Conspicuous rivets jutting out of the airframe and accentuator humps spoiled any possible stealth in the design, the scientist said.

Radar absorbing materials have been used to disguise fighter planes since World War II and have some utility, but will do little to hide Russian jets which have to carry weapons stores externally.

Other experts told Business Insider the Su-57’s likely mission was to hunt and kill US stealth aircraft like the F-22 or F-35.

TASS, a Russian state-run media outlet, described the Su-57 as a “multirole fighter designed to destroy all types of air targets at long and short ranges and hit enemy ground and naval targets, overcoming its air defense capabilities.”

But Russia has declined to mass-produce the jet despite declaring it “combat proven” after limited engagements against rebel forces in Syria that didn’t have anti-air capabilities.

Russia’s next-generation tank, the T-14, also saw its promised mass production run scaled back as Russia struggles with weak oil prices and heavy sanctions on its economy.

This article originally appeared on Business Insider. Follow @BusinessInsider on Twitter.

MIGHTY TRENDING

US quietly lowers threshold for conflict in the South China Sea

The US has been steadily ratcheting up the pressure on China’s sea forces in a way that could lower the threshold for conflict in the South China Sea, already a hotbed of tension and dispute.

The US is signaling a tougher stance toward the Chinese maritime militia, a paramilitary sea force disguised as a fishing fleet and known to harass foreign rivals to enforce China’s vast sovereignty claims in the contested waterway.

The Chinese maritime militia “thrives within the shadows of plausible deniability,” according to Andrew Erickson, a leading expert at the US Naval War College, but it can no longer hide like it once could.


The Department of Defense first called attention to the maritime militia in its 2017 report on China’s military power. The report explained that China uses its commercial fishing fleet to engage in gray-zone aggression, “to enforce maritime claims and advance its interests in ways that are calculated to fall below the threshold of provoking conflict.”

Sailing saved this Marine Corps vet’s life

(U.S. Navy photo by Mass Communication Specialist 2nd Class Declan Barnes)

It wasn’t until this year, though, that the US really began putting pressure on the militia forces.

Chief of Naval Operations Adm. John Richardson warned his Chinese counterpart during a meeting in Beijing in January 2019 that the US Navy will treat coast guard and maritime militia vessels as combatants and respond to provocations the same way it would a Chinese navy ship, the Financial Times reported.

In March 2019, Secretary of State Mike Pompeo publicly assured the Philippines that the US would come to its defense in the event that it was attacked in the South China Sea. “Any armed attack,” the secretary explained, “on Philippine forces, aircraft or public vessels in the South China Sea will trigger mutual defense obligations.”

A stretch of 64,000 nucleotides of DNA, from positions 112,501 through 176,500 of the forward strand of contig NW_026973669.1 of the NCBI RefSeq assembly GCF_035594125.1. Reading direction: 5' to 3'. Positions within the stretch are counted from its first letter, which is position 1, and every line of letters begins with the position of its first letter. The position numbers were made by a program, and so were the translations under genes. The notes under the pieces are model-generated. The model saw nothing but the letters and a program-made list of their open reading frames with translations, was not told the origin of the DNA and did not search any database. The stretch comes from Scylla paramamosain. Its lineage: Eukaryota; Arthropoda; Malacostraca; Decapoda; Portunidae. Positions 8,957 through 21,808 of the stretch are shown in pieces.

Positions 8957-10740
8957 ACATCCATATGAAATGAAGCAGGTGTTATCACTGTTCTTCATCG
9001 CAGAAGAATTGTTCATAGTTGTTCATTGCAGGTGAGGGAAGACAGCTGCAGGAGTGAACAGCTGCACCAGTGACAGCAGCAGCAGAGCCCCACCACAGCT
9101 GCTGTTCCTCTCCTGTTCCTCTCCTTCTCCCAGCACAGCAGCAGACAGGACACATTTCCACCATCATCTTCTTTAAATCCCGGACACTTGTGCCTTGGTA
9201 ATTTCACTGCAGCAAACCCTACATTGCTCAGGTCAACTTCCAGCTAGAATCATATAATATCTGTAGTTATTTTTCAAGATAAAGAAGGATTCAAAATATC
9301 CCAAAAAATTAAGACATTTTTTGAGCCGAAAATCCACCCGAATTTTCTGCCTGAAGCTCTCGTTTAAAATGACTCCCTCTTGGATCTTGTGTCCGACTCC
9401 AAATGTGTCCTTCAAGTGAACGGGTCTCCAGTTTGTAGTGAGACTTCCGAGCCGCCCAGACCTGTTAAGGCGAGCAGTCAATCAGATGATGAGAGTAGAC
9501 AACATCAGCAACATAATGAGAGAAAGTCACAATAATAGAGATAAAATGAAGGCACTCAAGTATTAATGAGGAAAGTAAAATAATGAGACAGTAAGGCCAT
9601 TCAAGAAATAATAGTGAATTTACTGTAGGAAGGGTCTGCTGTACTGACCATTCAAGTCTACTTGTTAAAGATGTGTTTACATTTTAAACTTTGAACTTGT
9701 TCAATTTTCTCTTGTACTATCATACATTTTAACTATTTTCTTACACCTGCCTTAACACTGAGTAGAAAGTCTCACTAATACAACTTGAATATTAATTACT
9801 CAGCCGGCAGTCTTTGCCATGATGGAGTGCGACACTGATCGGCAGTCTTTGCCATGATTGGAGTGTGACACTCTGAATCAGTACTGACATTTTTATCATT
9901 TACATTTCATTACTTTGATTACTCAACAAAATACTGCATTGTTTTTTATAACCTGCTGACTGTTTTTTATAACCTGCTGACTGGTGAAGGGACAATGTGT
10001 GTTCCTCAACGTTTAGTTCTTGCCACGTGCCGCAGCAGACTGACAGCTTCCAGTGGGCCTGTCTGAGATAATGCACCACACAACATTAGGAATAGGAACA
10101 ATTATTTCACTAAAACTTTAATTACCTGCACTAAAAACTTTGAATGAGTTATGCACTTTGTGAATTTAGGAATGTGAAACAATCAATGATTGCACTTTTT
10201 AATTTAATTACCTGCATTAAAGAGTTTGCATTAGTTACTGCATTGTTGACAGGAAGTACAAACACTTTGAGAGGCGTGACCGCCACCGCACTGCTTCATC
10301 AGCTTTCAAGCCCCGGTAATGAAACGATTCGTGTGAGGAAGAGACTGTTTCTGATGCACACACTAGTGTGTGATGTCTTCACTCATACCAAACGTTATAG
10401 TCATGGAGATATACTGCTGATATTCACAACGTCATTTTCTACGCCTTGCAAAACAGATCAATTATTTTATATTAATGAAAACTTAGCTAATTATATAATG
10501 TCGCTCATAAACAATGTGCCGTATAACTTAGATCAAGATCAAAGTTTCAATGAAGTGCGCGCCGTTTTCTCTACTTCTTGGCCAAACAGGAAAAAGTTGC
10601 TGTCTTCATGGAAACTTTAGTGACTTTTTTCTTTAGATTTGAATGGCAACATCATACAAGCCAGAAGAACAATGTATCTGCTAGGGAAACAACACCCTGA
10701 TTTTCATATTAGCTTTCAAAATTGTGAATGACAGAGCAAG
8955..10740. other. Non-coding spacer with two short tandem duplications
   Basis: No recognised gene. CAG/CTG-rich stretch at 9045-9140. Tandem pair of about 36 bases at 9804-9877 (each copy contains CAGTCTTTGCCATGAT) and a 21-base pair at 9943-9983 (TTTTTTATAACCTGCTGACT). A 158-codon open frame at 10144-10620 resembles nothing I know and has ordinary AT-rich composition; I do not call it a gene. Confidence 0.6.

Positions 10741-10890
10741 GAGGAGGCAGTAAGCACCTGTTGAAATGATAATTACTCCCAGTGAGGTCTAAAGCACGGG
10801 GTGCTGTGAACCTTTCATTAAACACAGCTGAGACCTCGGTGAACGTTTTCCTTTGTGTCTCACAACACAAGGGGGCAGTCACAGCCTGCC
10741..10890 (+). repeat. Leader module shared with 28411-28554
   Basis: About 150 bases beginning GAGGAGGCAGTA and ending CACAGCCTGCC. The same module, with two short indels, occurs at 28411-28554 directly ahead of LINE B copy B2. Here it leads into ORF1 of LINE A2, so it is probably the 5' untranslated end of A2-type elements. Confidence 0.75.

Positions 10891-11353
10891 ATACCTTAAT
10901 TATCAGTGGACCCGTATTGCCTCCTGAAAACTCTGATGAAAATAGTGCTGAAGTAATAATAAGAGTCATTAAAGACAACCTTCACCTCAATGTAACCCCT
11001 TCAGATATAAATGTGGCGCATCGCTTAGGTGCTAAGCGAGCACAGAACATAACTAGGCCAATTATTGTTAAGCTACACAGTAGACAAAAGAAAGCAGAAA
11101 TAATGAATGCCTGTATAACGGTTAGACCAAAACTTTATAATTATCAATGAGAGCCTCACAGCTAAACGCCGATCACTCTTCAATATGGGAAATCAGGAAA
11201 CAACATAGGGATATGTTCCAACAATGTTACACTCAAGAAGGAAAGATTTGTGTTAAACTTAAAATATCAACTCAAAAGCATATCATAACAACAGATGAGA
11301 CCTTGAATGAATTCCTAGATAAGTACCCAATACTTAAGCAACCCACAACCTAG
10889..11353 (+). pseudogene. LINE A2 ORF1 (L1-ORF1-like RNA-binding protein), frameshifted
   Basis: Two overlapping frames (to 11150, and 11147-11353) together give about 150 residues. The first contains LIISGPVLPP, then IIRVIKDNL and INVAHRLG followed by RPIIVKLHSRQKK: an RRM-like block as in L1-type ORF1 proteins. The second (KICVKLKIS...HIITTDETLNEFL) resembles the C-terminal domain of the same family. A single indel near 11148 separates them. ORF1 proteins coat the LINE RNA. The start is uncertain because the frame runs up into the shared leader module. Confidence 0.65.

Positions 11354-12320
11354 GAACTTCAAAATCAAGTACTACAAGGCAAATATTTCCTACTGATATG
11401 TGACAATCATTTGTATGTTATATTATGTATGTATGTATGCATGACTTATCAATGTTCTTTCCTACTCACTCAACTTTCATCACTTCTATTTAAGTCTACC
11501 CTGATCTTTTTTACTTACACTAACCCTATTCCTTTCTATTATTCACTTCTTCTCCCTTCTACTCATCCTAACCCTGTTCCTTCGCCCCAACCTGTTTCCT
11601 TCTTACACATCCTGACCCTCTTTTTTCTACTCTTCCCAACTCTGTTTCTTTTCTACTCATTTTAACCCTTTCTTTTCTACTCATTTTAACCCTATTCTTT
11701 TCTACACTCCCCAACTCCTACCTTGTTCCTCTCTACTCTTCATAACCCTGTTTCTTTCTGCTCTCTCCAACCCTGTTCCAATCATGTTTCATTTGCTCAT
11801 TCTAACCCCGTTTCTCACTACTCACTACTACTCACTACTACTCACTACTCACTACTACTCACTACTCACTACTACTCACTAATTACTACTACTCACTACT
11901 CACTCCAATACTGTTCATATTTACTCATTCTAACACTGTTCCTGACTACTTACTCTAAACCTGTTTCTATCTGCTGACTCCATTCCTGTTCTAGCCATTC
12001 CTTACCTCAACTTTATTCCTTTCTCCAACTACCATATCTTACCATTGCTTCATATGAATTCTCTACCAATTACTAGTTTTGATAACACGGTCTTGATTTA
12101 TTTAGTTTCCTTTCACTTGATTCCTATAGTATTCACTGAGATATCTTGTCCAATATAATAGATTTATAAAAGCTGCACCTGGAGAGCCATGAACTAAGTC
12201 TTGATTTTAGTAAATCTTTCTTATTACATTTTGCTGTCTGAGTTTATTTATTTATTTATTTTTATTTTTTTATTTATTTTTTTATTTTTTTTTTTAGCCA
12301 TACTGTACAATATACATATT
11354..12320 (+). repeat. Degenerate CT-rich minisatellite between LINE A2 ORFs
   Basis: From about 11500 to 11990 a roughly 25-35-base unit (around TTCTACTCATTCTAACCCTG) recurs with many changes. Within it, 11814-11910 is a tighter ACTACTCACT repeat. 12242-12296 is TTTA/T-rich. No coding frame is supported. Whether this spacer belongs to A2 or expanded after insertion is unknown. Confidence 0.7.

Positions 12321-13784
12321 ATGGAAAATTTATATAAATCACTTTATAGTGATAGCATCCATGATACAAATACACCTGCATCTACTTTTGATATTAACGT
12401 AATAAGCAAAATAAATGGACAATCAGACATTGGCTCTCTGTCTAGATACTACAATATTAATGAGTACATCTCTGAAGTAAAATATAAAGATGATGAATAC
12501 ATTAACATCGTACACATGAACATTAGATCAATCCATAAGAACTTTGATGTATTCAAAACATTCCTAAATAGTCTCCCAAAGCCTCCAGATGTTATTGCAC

US Ambassador to the Philippines Sung Kim clarified the earlier assurances on June 14, 2019, telling reporters that US security guarantees apply to potential acts of aggression by the Chinese maritime militia.

“Any armed attack, I would think that would include government-sanctioned militias,” the ambassador explained, according to The Philippine Star. He did not say what type of behavior would constitute an “armed attack.”

The increased pressure is intended to change China’s strategic calculus in the disputed waterway, experts argue.

Sailing saved this Marine Corps vet’s life

Secretary of State Mike Pompeo.

(Photo by Mark Taylor)

“By injecting greater uncertainty about how the US will respond to China’s grey-zone coercion,” Bonnie Glaser, a China expert at the Center for Strategic and International Studies, told the Financial Times, “the US hopes to deter Chinese destabilizing maritime behaviour, including its reliance on coast guard and maritime militia vessels to intimidate its smaller neighbours.”

At the same time, it potentially makes it easier for a lower-level dispute between China and its neighbors to escalate, especially considering the ambiguity surrounding both the US deterrence posture and the role of the maritime militia.

Incidents involving Chinese fishing vessels, potential members of the maritime militia, are frequent occurrences in the South China Sea. It is unclear exactly what kind of incident might trigger US defense obligations.

For instance, in April 2019, more than 200 Chinese fishing vessels allegedly swarmed Thitu Island, a Philippine-occupied territory in the Spratly Islands.

And, last week, a suspected Chinese vessel allegedly rammed a Philippine ship in the South China Sea, sinking it and then sailing off as nearly two dozen Filipino fishermen fought for their lives in open water.

China has denied allegations of misconduct.

This article originally appeared on Business Insider. Follow @BusinessInsider on Twitter.